Airservices delivers safe and continuous service amid ongoing disruption

Airservices Australia has published its 2020-21 Annual Report, highlighting our ability to adapt, maintain momentum and ensure the continuity and integrity of our service delivery amid another year of disruption.

During the last financial year, international airline traffic declined by 68 per cent and domestic air traffic rose and fell with border closures, leading to an overall 24 per cent drop in traffic on the previous year, which had already been impacted by the COVID-19 pandemic.

CEO Jason Harfield said, in this challenging and volatile environment, Airservices sharpened its focus on customer delivery and preparing for the technological disruption ahead.

“It is a testament to the professionalism and dedication of our people that we have seamlessly adapted to meet the varying needs of our customers without interruption to our services and while maintaining our exemplary safety record,” he said.

“This year, we pushed ahead with key projects that will prepare the industry for technological change and lay the foundations for the future so we can better support our customers, communities and people.”

In 2020-21, our keystone OneSKY project continued to progress with the completion of the CMATS critical design review and construction of two new state-of-the-art Air Traffic Services Centres in Melbourne and Brisbane.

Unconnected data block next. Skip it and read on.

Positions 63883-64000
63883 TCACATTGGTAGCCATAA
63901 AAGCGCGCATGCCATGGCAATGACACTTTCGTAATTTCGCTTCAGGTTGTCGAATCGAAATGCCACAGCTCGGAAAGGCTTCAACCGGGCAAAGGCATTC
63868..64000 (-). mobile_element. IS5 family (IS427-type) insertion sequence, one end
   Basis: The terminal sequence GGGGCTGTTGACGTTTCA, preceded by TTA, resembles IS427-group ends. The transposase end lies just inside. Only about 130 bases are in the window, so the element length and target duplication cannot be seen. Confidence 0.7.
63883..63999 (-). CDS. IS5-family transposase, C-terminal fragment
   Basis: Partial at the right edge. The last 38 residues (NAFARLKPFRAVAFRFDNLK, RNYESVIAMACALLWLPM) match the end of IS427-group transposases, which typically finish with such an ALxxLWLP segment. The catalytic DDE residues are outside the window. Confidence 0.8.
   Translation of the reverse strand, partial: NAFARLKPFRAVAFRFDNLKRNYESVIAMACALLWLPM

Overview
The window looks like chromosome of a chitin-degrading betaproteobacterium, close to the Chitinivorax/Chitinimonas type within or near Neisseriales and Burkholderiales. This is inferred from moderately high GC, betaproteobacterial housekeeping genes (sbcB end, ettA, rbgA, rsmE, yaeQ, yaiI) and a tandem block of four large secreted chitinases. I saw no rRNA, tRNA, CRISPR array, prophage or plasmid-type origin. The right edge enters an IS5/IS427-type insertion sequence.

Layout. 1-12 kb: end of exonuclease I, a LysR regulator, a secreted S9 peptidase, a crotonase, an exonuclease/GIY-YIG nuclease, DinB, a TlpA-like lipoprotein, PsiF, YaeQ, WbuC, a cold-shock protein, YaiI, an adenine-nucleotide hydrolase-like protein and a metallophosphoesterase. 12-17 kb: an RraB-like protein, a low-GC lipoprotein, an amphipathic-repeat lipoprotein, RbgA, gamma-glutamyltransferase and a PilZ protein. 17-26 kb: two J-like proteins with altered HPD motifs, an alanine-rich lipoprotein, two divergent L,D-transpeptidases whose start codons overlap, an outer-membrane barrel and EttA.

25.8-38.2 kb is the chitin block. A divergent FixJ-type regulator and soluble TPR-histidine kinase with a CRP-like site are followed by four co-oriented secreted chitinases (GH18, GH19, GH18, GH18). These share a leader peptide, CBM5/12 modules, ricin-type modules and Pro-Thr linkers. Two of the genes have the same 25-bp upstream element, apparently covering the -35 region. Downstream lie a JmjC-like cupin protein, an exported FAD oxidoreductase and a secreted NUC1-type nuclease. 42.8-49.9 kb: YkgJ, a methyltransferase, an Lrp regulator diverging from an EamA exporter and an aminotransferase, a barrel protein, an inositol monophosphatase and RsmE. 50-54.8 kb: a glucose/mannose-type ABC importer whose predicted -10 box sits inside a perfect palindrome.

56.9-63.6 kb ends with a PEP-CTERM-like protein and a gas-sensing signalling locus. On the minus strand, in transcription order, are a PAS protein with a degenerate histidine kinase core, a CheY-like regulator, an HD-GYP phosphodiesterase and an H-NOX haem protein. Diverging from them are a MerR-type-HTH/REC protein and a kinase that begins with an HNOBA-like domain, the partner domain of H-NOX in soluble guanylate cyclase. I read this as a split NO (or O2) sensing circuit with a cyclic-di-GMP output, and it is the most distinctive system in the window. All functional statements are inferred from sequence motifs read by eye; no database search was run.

In supporting and enabling OneSKY and our future aviation services, we entered into a new managed services contract to commence the design and planning phase of our Enterprise Network Modernisation Program that will futureproof our critical telecommunications infrastructure.

During the year, we also commenced a series of initiatives to integrate new airspace users such as drones and urban mobility vehicles. Mr Harfield said this was vital as the aviation industry continued to evolve at pace, despite the pandemic.

“Digitalisation and automation will allow us to be flexible and responsive in delivering cost-effective services in a busier and more complex airspace,” he said.

Our financial performance in 2020-21 was again significantly impacted by the COVID-19 pandemic. Our airways revenue dropped 56 per cent on the previous year to $327 million with an underlying net loss after tax of $471 million, excluding Government assistance.

To offset the reduction in revenue, we delivered $100 million in cost savings through a range of initiatives. Additionally, the Federal Government provided financial assistance totalling $1.1 billion in 2020-21 to ensure we could continue to deliver our critical services throughout the downturn. This included $550 million in late June 2021 to continue funding our essential services in 2021-22.

“The rate of recovery of the airline industry is being determined by the vaccine rollout as well as sustained consumer confidence. As borders reopen, we are optimistic and confident the industry will rebound and come back even stronger,” Mr Harfield said.

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